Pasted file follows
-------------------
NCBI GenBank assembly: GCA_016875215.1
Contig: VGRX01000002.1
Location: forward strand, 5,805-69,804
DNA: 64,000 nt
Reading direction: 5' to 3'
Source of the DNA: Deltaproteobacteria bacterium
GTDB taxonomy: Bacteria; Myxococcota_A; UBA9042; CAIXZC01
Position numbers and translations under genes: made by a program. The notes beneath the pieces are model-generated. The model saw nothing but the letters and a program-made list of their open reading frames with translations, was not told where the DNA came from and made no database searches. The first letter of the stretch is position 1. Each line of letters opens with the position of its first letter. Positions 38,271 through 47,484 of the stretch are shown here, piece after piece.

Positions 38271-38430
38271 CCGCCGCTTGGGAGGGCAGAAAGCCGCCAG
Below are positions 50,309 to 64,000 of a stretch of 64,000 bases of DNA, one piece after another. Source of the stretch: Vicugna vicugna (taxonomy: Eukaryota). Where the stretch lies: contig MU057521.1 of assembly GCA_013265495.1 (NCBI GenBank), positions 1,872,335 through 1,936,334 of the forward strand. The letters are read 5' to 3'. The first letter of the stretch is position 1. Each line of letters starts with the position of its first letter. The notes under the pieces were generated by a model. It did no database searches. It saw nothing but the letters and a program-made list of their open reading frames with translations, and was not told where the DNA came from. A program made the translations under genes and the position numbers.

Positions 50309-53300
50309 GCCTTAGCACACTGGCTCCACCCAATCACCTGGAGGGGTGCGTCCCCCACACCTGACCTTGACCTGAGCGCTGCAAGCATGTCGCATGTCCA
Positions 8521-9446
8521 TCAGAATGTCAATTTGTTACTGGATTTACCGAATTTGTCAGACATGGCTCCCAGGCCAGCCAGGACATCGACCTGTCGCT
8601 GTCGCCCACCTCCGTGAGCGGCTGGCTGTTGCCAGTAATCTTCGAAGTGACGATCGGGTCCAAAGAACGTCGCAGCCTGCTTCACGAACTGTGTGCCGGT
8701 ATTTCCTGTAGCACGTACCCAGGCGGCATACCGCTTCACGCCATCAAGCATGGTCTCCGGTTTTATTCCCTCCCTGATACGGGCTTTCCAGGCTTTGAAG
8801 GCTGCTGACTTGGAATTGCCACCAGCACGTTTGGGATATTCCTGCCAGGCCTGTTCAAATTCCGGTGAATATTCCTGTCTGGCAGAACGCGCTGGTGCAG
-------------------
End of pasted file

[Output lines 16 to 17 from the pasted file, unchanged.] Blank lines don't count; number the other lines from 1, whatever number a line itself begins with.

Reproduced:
8601 GTCGCCCACCTCCGTGAGCGGCTGGCTGTTGCCAGTAATCTTCGAAGTGACGATCGGGTCCAAAGAACGTCGCAGCCTGCTTCACGAACTGTGTGCCGGT
8701 ATTTCCTGTAGCACGTACCCAGGCGGCATACCGCTTCACGCCATCAAGCATGGTCTCCGGTTTTATTCCCTCCCTGATACGGGCTTTCCAGGCTTTGAAG